First, Kate pointed out a discrepancy in Ferlinghetti's global statement
that poets must be in opposition to the government.. She was correct in her
statement. Ferlinghetti was not opposed to the Peace Corps or the Civil
Rights legislation or the Social Security Act. All acts of his government.
Ferlinghetti is opposed to certain political ideas and is very vocal in
stating so. He does not apply his anti-war rhetoric evenly. A
Ferlinghetti poet was not expected to voice opposition to the war in Bosnia
or to the U S unilateral armed invasion of Haiti.
Second, Ferlinghetti is a book seller. He is rightly famous for being the
publisher and book seller who printed and sold Ginsburg's work. He was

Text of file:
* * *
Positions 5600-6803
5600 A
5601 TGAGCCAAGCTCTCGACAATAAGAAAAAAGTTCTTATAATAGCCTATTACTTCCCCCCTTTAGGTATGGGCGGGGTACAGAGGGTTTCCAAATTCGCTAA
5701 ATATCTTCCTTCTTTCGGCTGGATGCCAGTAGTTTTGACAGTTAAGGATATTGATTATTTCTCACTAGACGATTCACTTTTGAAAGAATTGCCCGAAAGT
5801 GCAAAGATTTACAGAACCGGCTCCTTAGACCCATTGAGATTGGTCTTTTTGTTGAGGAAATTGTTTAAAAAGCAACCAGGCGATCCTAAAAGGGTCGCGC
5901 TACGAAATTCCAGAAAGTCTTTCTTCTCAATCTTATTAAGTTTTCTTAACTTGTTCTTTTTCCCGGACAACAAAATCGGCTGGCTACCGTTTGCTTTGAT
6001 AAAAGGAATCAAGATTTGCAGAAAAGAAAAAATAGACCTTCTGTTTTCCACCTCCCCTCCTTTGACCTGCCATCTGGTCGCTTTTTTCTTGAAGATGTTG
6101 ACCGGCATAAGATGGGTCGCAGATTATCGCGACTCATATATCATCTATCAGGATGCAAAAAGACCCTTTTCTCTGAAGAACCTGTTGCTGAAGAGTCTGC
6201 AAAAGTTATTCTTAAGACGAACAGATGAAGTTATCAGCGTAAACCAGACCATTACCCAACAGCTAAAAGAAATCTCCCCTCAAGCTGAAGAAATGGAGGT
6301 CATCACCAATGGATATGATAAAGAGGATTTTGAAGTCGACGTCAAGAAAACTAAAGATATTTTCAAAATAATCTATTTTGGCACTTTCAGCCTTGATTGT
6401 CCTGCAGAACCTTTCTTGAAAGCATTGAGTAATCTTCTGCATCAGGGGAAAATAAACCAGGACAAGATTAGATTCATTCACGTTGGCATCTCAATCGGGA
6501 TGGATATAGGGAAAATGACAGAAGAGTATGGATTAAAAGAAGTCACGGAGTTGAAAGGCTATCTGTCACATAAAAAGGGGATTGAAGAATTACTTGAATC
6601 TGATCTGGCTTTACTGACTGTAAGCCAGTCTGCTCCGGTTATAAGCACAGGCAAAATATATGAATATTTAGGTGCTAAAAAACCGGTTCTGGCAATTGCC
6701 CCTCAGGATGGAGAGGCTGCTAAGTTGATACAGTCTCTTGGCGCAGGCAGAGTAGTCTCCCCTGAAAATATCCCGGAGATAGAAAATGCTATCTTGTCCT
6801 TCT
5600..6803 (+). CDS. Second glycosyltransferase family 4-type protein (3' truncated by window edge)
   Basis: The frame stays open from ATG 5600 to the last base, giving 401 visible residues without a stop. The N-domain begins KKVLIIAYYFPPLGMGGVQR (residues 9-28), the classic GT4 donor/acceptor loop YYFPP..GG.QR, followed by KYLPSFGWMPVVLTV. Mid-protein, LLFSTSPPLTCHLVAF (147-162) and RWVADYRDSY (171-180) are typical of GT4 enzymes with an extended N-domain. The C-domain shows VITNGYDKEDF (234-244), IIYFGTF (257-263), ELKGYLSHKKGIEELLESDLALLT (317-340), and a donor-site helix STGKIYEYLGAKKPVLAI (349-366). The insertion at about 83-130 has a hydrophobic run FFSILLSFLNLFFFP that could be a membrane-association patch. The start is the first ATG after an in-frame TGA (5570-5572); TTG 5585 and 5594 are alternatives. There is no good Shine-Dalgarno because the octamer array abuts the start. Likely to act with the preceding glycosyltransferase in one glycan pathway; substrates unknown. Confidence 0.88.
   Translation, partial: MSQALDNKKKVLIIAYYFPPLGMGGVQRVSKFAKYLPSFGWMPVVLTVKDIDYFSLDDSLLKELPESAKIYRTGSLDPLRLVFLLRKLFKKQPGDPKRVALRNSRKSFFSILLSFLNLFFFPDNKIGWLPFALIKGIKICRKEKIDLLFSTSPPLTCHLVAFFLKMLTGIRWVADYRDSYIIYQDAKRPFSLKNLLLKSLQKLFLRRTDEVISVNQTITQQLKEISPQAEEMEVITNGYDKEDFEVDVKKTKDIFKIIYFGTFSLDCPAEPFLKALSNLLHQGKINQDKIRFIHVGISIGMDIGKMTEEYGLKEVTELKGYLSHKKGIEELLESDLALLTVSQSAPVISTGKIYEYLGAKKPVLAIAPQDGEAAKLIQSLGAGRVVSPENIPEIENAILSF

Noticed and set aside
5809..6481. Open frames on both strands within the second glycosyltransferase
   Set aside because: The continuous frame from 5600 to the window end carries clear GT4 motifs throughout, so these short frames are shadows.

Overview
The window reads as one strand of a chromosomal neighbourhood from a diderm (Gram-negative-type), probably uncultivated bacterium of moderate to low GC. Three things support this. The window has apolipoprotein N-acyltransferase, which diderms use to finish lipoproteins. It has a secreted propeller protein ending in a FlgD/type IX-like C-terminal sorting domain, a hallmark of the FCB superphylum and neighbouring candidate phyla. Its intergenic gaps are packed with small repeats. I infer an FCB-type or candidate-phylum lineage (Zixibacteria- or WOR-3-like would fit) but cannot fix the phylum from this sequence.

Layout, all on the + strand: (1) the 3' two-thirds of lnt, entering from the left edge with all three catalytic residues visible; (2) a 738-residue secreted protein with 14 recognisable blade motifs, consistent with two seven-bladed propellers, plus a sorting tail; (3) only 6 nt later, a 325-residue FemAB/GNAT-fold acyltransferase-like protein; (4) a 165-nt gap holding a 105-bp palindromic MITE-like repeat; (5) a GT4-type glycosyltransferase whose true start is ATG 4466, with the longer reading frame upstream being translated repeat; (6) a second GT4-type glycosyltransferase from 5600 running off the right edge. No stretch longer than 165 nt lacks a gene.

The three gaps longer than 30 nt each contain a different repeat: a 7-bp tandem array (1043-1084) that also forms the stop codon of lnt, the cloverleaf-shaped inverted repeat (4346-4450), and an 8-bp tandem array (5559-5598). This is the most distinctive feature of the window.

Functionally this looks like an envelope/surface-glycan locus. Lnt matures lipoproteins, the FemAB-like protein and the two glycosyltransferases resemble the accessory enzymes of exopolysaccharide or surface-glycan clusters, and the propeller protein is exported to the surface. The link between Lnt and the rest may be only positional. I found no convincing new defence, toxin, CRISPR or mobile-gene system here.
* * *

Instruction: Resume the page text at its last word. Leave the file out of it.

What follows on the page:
wrongly prosecuted for publishing and selling that work. He is not famous
as a poet. He is famous as a selective dissident.
I would expect that the Ferlinghetti talk I heard this summer in Sun Valley
was much the same as the one that Michael heard on NPR.
There are many honest and ethical anti-war poets, Robert Creeley and Denise
Levertov come immediately to mind. They were/are universally opposed to
war of any sort by any one. There were/are many honest and ethical
pacifist poets who are also anarchists. Gary Snyder and Ginsburg come to
Not all poets are anti-government or anti-war. Virgil, Shakespeare and
Kipling come immediately to mind. Although he had his troubles with a
specific government I would not count Dante very far into the anarchist
column Traitors are allotted a low position in Hell. Pound was definitely
in favor of government. The more autocratic the better. Pound just didn't
like the individuals Churchill or Roosevelt. Charles Olson was a democrat
party operative for the Roosevelt administration.
Ferlinghetti seems to find puerile pleasure in being a selective dissident.
At his age he needs to start growing up.